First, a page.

In a nutshell: Feed all the family with the ultimate freshly-baked Poilâne sourdough loaf. Large enough to last all week so you don't need to keep rushing out to buy bread.
The famous hug-sized Poilâne signature sourdough loaf (miche) is made with just four ingredients: sourdough, stone-ground French flour, water and sea salt from Guerande. A round loaf with a thick golden crust baked in their traditional wood-fired oven with the distinctive 'P' of Poilane as a signature on top. Poilâne breads are created through a slow fermentation technique with their sourdough starter. A kneading machine is the single mechanical tool used in the creation of their breads. Their bakers perform every other meaningful gesture by hand—shaping, weighing and placing the loaves in the oven. No loaf of bread is identical from one batch to the next. But, the consistent quality of their creations is always superb and the result of authentic artisan craftsmanship.
The beauty of this traditional loaf is the way it keeps changing through its life cycle:
Stage One when freshly baked, it's light and airy and perfect for slicing. Needing little more than some decent butter with a topping of jam, Marmite or, my preferred option, anchovies.
Stage Two after a few days when it's getting a little denser, is the time for toasting or grilling thicker slices and making 'Tartines', the open-faced slices with all types of exciting sweet and savoury toppings beloved by the French.
Stage Three if there's anything left, it's just as useful and you can make fabulous croutons or breadcrumbs.
Still a groundbreaking, and deeply satisfying, loaf that's always worth seeking out.
When in Paris, I always visit the original flagship Poilâne bakery on 8 Rue de Cherche-Midi, a tiny temple celebrating their creations, and in London, we are lucky enough to have an authentic copy of this shrine at their bakery on Elizabeth Street. My weekly ritual is to buy a large Miche only available from this store in London - it lasts all week and there is rarely any left over!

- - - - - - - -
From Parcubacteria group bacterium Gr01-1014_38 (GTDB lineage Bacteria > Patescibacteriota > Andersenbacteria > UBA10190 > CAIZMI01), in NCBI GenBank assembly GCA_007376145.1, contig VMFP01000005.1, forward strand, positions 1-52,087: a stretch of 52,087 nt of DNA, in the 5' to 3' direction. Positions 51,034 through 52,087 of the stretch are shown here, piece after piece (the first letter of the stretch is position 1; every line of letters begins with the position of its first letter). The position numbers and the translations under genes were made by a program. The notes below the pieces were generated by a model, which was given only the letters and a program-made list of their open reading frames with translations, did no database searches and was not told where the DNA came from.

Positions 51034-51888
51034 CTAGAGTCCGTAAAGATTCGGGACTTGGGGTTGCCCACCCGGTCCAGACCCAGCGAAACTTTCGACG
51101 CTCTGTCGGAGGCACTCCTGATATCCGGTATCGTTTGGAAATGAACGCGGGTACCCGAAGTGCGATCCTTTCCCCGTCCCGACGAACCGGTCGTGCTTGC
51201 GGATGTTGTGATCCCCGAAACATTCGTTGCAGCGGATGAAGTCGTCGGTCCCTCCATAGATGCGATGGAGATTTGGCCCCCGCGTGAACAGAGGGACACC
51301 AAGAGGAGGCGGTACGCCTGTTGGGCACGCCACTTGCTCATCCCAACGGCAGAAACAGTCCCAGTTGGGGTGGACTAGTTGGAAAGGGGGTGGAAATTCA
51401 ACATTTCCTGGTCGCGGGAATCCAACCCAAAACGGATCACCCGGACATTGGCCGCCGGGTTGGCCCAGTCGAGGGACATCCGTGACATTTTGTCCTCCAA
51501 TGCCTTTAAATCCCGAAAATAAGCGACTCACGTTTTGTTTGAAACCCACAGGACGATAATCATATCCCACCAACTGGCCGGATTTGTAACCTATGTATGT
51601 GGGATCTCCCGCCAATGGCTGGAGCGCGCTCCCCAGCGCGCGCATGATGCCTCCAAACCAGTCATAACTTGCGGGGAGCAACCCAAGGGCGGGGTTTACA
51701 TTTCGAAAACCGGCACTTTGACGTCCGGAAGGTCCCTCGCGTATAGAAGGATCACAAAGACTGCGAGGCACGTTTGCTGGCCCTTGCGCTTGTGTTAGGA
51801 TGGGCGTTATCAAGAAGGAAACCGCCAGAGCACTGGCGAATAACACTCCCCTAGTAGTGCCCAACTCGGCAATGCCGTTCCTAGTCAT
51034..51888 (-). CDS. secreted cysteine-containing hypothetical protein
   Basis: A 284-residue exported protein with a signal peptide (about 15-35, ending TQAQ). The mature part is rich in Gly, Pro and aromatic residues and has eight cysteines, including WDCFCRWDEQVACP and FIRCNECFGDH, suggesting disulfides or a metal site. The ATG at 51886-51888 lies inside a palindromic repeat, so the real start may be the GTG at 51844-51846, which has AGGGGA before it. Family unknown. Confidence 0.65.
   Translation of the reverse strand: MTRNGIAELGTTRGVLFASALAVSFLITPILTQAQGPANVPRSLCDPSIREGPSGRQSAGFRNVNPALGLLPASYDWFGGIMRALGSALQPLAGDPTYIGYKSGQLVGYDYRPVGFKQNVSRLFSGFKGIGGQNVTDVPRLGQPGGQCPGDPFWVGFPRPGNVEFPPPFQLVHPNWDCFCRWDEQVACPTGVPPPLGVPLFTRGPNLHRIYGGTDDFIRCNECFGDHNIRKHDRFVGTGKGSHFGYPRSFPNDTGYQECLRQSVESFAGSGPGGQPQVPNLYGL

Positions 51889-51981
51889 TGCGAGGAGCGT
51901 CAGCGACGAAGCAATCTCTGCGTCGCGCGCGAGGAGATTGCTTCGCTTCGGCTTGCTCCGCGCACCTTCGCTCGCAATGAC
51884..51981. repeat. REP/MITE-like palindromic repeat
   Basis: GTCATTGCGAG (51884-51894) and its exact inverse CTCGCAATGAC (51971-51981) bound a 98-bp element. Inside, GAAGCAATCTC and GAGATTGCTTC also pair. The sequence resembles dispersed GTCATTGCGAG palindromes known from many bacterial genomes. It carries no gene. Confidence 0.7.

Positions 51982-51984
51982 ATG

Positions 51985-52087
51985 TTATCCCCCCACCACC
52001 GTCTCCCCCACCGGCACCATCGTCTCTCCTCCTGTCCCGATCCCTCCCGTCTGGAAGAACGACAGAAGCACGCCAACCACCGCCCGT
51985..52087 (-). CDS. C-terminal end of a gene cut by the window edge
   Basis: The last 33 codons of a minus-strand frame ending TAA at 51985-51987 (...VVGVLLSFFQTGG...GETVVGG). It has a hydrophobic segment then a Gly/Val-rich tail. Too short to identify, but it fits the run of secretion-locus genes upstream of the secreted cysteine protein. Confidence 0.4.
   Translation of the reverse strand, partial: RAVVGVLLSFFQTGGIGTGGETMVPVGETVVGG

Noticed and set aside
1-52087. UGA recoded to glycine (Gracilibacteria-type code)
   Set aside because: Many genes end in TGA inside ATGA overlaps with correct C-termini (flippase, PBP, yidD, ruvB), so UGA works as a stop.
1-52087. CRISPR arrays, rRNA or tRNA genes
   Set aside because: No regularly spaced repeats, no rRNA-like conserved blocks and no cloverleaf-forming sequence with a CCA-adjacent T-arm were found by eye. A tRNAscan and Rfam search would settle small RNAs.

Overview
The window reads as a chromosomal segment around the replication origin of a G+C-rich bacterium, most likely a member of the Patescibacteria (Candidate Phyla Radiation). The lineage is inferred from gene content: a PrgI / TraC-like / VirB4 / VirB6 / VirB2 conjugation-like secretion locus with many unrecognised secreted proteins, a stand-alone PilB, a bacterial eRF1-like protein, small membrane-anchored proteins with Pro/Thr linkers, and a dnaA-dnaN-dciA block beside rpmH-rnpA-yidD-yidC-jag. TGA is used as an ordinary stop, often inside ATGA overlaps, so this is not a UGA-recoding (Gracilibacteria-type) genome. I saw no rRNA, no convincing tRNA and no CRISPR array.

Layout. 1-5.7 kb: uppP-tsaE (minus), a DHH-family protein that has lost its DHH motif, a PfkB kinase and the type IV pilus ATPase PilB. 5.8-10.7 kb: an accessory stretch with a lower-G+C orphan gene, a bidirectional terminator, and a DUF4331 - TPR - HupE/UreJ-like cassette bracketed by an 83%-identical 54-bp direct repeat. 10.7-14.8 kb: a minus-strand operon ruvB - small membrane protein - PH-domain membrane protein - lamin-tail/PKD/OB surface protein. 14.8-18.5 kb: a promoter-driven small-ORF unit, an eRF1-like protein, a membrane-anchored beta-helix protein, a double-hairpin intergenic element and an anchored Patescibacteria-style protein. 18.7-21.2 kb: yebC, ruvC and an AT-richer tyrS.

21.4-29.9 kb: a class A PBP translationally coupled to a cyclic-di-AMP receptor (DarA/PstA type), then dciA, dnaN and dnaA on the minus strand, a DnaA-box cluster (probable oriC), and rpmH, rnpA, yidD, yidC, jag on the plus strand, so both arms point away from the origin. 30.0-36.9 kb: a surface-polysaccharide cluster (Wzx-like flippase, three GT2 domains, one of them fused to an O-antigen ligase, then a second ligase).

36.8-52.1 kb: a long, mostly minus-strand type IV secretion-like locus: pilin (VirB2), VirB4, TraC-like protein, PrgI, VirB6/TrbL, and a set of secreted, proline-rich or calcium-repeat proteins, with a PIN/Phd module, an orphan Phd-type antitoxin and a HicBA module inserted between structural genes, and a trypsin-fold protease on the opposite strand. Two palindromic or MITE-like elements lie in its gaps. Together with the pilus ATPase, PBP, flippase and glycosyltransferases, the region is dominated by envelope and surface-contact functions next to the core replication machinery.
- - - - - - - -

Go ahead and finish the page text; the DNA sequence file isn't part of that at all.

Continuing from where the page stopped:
Now, for those who cannot make the pilgrimage to their Paris or London stores, you can pair their breads and biscuits with our products (think terrines, anchovies, tuna, sardines, tapenades, caper dips and jams) so you can also try them at home.
Details: 1.9kg Loaf or 950g Half Loaf, suitable for freezing. Stored in a cool, dry and place either in its bag or wrapped in a cloth this loaf will keep fresh for 5 days. No additives or preservatives.
Long before the urban bread revolution and the rise of the high street bread chains came along, there was Poilâne. Created in 1932 by Pierre Poilâne, this celebrated Parisian bakery has stood the test of time by preserving the purity of its ingredients and making the highest quality sourdough breads and other baked goods in its wood-fired ovens. Pierre retired in the 1970’s and his son, Lionel, then in his mid-twenties, took over and revolutionised the family business by also selling their breads though a network of other stores and restaurants around Paris; all proudly displaying the sign “Ici, pain Poilâne”( ‘Here, Poilâne bread’) almost as a badge of honour. Quite simply, at a time when bad bread was increasingly being eaten even by the French, he was practising and preaching the sourdough gospel. His passion for bread was legendary and some of us were lucky enough to be invited into his inner sanctum above the bakery where he had amassed an enviable library of books on the subject.
Then, tragedy struck on 31st October 2002 when both Lionel, and his wife Irena, were killed when he crashed his helicopter in a thick fog into the sea off the Brittany coast. Aged eighteen, his daughter Apollonia took over and has preserved and expanded the family business globally whilst still staying true to its founding principles—making high-quality bread for all—and in creatively joining the arts of both living and eating well. Three Poilâne generations - Pierre, Lionel, and Apollonia - have followed in each other’s footsteps, each driven by the same purpose and mantra: to offer breads made from diverse grains and slow fermentation, prioritizing quality over quantity.
As Alice Waters says: “The Poilâne bakery and the Poilâne family have revolutionized the way we think about bread, and it is deeply important that we preserve and learn from their legacy.”